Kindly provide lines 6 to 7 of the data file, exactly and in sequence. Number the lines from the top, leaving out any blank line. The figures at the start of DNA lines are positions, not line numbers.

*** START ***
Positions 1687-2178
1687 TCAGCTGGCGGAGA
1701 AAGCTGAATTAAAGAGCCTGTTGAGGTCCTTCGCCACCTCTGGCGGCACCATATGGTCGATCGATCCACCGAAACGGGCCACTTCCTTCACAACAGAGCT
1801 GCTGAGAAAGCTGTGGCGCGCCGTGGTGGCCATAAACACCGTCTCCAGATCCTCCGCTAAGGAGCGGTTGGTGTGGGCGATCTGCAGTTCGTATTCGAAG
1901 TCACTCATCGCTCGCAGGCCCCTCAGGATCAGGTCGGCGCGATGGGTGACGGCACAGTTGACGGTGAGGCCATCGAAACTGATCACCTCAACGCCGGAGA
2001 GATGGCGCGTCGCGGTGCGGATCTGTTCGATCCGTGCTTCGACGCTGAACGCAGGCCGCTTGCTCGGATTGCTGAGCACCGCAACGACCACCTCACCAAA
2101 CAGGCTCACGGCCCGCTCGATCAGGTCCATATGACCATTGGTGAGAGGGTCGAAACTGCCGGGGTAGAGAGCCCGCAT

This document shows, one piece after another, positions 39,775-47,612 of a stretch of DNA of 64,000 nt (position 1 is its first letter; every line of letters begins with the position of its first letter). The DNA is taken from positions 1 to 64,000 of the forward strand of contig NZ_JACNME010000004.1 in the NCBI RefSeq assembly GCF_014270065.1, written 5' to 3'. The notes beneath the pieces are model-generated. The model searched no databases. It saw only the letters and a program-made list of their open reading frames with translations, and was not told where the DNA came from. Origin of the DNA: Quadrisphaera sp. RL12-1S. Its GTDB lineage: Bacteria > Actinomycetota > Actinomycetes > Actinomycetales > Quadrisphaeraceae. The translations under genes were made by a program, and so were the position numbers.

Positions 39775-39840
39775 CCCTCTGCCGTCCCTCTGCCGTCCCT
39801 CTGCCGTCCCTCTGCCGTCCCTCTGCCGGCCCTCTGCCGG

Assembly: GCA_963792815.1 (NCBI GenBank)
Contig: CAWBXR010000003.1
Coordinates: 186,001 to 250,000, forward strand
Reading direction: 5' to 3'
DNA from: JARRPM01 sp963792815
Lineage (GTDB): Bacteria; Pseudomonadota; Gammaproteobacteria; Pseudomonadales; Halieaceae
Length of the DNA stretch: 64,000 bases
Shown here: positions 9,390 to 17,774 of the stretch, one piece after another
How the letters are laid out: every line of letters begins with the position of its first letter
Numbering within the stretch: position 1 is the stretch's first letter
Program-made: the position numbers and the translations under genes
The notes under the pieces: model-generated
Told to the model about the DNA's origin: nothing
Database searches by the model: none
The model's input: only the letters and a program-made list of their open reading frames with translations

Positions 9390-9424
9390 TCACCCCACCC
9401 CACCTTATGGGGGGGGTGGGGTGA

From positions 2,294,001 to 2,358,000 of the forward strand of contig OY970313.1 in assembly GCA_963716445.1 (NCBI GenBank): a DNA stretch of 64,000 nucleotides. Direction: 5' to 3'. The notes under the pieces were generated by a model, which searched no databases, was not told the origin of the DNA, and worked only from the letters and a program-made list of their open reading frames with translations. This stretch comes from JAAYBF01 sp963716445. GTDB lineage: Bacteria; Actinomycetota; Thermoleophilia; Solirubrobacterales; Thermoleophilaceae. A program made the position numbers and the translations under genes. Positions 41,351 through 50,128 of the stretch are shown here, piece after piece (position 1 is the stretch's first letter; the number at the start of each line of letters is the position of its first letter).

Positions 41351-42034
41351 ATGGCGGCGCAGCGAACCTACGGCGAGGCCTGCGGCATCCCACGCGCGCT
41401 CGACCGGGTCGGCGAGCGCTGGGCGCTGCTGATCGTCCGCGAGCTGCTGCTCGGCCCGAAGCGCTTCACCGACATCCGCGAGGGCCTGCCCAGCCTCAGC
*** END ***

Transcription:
2001 GATGGCGCGTCGCGGTGCGGATCTGTTCGATCCGTGCTTCGACGCTGAACGCAGGCCGCTTGCTCGGATTGCTGAGCACCGCAACGACCACCTCACCAAA
2101 CAGGCTCACGGCCCGCTCGATCAGGTCCATATGACCATTGGTGAGAGGGTCGAAACTGCCGGGGTAGAGAGCCCGCAT